A Travel Plan is all about winning hearts and minds and that can take time.

It is about selling the benefits to your employees, suppliers and customers.  Marketing is vital in helping to get people onboard and allowing them to see the personal benefits such as time and cost savings, as well as the broader benefits to the organisation and local community.

A Travel Plan is an ongoing strategy, not a one- off, therefore your marketing support needs to take the same approach. It is about regular, long term communication with your staff.

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Wording is very important

Remember the wording you use to promote your Travel Plan is very important. The development of a Travel Plan involves change and it is important that your employees are not threatened by the measures within your Travel Plan. Make it clear that a Travel Plan is not anti-car or about banning cars, but rather about offering a greater choice and encouraging people to think about their car use. It needs to be seen as fair.

Use words/ phrases like : encourage, support, wider choice.

Constant communication

It is also important to continue to promote your Travel Plan and communicate the success of  the measures that you have implemented, this will give your employees the motivation to continue.   It is about using a range of marketing tools and techniques to get your messages across. This could be everything from incentives and promotions, to poster/leaflet campaigns,  to a newsletter format or through a case study approach, using individuals who have changed their travel habits.

Keeping it fresh

As well as choosing the right language and the right communication channel, it is important that you revitalise your messages over time to keep the interest of your staff and re-ignite their enthusiasm for the Travel Plan.

Who are your audiences?

For your Travel Plan to succeed, you need involvement across the organisation as well as support from external organisations. Therefore, you need to consider both internal and external audiences when implementing your travel planning measures.

Internal Audience

Within your organisation, you need to have support from Senior Management to lower grade employees.  It is important that people feel a sense of “ownership” of the Travel Plan.It is worth breaking down the types of internal audiences that you need to consider:

  • Senior Management  – it is important that they are seen to lead by example. As well as Senior Management involvement, it is important to work across departments.  Finance, Estates/Facilities, Human Resources and Fleet Management are all departments that you will need to work closely with.
  • Employees  (all grades) – need to be inclusive. It is important to include Trade Union representatives so any travel planning measures are seen as fair and consultative.
  • Mode Groups  – you need to ensure you are representative of each of the modes – drivers, walkers, cyclists, public transport users.

Your  Employee Travel Survey  will give you a lot of information about the different target groups that
you need to concentrate on. It will give you an idea of how strongly people feel about different
measures and ideas and what the major issues and concerns are. It is important that your Travel Plan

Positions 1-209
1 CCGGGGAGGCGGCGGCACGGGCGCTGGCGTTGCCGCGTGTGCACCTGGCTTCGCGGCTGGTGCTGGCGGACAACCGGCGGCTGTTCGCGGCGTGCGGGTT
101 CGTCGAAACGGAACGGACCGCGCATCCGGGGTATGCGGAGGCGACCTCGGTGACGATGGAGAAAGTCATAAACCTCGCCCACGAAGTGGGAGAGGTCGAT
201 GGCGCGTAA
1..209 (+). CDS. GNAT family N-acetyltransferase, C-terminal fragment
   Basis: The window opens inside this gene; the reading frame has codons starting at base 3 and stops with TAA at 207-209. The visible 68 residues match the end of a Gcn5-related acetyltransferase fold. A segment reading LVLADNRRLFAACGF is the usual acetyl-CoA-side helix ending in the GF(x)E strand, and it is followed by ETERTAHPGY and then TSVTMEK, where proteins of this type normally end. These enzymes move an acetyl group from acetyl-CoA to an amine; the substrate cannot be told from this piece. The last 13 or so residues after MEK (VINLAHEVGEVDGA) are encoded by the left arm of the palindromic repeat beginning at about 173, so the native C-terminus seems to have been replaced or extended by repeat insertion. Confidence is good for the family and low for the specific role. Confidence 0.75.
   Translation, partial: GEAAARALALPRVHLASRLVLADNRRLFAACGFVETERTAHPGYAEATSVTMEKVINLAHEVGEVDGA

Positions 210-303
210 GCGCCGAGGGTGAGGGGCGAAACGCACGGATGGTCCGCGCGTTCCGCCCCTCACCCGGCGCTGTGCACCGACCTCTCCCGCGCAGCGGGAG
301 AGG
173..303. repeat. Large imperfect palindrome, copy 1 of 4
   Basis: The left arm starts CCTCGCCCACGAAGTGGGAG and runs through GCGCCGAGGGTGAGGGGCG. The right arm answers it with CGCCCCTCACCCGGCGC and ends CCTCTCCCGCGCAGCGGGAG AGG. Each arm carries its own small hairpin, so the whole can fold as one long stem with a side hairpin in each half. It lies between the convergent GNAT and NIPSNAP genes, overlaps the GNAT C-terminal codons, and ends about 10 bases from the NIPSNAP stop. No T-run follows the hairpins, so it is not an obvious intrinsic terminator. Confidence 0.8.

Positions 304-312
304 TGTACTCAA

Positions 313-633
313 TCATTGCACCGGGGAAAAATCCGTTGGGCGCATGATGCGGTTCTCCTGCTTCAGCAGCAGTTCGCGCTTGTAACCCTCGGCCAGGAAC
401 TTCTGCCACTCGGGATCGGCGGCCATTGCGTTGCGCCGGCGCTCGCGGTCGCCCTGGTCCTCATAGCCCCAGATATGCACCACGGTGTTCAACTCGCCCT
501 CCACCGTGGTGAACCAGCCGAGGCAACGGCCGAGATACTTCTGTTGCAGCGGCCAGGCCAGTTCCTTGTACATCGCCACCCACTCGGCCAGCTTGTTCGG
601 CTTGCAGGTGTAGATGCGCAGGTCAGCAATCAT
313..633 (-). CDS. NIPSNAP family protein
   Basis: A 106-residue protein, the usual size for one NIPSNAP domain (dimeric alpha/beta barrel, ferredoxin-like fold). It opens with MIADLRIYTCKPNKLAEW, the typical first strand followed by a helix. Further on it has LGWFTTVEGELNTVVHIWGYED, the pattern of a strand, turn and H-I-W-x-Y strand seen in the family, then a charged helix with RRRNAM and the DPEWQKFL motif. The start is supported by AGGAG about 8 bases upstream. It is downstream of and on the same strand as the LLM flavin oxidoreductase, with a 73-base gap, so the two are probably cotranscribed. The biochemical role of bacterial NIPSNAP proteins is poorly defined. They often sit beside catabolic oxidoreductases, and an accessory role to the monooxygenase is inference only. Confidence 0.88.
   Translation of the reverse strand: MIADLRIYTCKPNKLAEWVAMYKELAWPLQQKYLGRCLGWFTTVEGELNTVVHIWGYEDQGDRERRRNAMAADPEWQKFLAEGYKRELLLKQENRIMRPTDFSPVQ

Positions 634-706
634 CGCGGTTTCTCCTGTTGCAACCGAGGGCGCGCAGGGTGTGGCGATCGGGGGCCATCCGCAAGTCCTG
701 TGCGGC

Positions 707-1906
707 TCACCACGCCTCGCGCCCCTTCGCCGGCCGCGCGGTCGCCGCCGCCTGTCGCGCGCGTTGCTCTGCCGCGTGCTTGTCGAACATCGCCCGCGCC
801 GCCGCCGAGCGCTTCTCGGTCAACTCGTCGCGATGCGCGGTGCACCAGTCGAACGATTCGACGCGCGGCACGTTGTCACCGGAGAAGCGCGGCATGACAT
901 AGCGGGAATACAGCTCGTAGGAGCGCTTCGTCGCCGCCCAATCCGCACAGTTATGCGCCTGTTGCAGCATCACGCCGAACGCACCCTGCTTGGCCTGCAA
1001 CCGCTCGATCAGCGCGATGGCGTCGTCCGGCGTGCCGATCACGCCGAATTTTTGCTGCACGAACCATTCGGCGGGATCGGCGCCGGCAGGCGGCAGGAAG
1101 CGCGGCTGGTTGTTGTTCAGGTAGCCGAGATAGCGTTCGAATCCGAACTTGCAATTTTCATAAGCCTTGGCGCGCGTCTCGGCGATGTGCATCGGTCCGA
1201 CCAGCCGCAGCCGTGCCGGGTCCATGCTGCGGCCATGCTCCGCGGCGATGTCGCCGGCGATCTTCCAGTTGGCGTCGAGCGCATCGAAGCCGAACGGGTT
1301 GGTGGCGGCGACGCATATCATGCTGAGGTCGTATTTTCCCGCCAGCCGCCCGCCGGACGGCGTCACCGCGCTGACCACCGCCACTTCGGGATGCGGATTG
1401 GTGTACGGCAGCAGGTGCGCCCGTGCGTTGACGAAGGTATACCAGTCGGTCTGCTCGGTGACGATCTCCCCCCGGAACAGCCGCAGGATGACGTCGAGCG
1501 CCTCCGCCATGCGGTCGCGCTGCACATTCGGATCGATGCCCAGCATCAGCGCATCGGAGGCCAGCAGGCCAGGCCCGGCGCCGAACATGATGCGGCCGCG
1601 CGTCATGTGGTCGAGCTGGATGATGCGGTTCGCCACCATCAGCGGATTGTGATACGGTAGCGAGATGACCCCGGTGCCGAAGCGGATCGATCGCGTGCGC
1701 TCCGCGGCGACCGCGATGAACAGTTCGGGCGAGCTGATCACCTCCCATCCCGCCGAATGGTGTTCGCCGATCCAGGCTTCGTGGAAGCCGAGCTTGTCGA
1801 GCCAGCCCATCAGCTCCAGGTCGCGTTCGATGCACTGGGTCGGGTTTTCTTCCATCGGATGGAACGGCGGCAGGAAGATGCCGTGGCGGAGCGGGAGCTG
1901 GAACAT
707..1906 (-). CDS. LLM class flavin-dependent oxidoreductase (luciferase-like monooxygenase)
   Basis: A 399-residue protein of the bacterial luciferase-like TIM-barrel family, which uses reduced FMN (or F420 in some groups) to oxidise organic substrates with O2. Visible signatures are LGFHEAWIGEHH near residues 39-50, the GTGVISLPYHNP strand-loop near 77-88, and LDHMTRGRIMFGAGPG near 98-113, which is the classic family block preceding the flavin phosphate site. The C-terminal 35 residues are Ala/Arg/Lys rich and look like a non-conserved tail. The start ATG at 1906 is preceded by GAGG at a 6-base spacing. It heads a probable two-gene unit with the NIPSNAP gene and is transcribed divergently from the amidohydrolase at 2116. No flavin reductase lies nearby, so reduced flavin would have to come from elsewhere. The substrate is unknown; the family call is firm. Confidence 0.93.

and marketing activities address these issues and concerns.

External Audiences

There are also external audiences to consider. It is worth remembering that the Travel Plan reflects
on the image of the organisation and as such you need to consider how you target these external

  • Local media  -  important when building reputation as a responsible employer.
  • Suppliers  - important that your suppliers are aware and on board with what you are trying to do.
  • Customers  - key that your customers see that you are committed to encouraging sustainable travel and the benefits that it brings to all.
  • Local Community  -  important to be seen to be doing your bit and being mindful of your organisation's impact on the local environment.
  • Local Authority  -  having a robust Travel Plan in place can assist with planning permission applications.

Case studies can be a useful tool when promoting your Travel Plan to both internal and
external audiences.

They can be useful when talking to the local media. Journalists love the real life angle and readers
relate to them, hence making your news story much more interesting.
Why not promote colleagues'; stories internally throughout the organisation to encourage and inspire
other users. Thinking about the key messages for employees, you could use case studies to
demonstrate how much money people have saved or how their health has improved.
To get started, think about asking those employees who are already using active modes, public
transport or car sharing if they would like to be case studies and share their experiences. As your
Travel Plan initiatives get underway you can then look to target employees who change their travel
behaviour as a result of your initiatives – great success stories.
We have developed a  Case Study Questionnaire Template to help you develop your own case
studies. It gives you an indication of the types of questions you need to be asking. It is a bonus if you
are able to get a photo of the case study as well. Just remember to get consent to use their case
study before you proceed.

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Take a look at the Useful Links section for various websites and organisations that can offer you
further useful information and advice.